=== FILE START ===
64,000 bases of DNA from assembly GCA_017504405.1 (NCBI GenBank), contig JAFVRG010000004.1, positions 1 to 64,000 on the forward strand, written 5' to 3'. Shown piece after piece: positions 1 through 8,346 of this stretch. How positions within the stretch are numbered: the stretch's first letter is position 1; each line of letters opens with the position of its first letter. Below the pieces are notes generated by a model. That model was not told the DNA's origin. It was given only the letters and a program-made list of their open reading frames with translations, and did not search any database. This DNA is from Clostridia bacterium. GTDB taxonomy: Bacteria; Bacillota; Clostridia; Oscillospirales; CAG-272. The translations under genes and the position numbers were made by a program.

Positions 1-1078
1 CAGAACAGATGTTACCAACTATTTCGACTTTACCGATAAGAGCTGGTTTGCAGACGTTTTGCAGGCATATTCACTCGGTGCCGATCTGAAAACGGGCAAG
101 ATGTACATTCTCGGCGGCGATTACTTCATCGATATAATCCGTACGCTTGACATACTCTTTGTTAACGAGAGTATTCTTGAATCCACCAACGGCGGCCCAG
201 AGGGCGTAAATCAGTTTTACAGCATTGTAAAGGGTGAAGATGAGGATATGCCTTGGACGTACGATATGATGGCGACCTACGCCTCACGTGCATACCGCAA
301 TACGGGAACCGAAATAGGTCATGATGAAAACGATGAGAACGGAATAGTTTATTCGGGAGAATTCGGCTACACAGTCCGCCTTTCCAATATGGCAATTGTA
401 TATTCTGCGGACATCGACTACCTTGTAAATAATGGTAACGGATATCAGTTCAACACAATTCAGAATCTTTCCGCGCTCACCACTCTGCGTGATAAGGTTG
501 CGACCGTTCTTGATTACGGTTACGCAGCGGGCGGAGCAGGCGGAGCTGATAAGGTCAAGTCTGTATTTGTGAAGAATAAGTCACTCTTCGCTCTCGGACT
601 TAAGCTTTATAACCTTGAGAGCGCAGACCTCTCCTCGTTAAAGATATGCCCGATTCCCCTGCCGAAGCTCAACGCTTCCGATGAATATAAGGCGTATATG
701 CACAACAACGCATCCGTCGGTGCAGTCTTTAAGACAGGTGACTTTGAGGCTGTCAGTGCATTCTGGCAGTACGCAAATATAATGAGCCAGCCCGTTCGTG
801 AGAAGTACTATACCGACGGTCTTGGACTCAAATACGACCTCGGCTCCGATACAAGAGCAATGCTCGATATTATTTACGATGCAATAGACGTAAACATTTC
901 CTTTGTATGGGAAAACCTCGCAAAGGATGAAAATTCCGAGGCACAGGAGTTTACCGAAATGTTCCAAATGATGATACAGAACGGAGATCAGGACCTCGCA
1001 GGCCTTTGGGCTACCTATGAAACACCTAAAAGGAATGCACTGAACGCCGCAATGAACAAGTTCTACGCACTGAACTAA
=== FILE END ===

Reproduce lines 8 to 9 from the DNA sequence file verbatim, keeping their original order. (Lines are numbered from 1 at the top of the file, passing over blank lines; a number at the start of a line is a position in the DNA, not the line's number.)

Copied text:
501 CGACCGTTCTTGATTACGGTTACGCAGCGGGCGGAGCAGGCGGAGCTGATAAGGTCAAGTCTGTATTTGTGAAGAATAAGTCACTCTTCGCTCTCGGACT
601 TAAGCTTTATAACCTTGAGAGCGCAGACCTCTCCTCGTTAAAGATATGCCCGATTCCCCTGCCGAAGCTCAACGCTTCCGATGAATATAAGGCGTATATG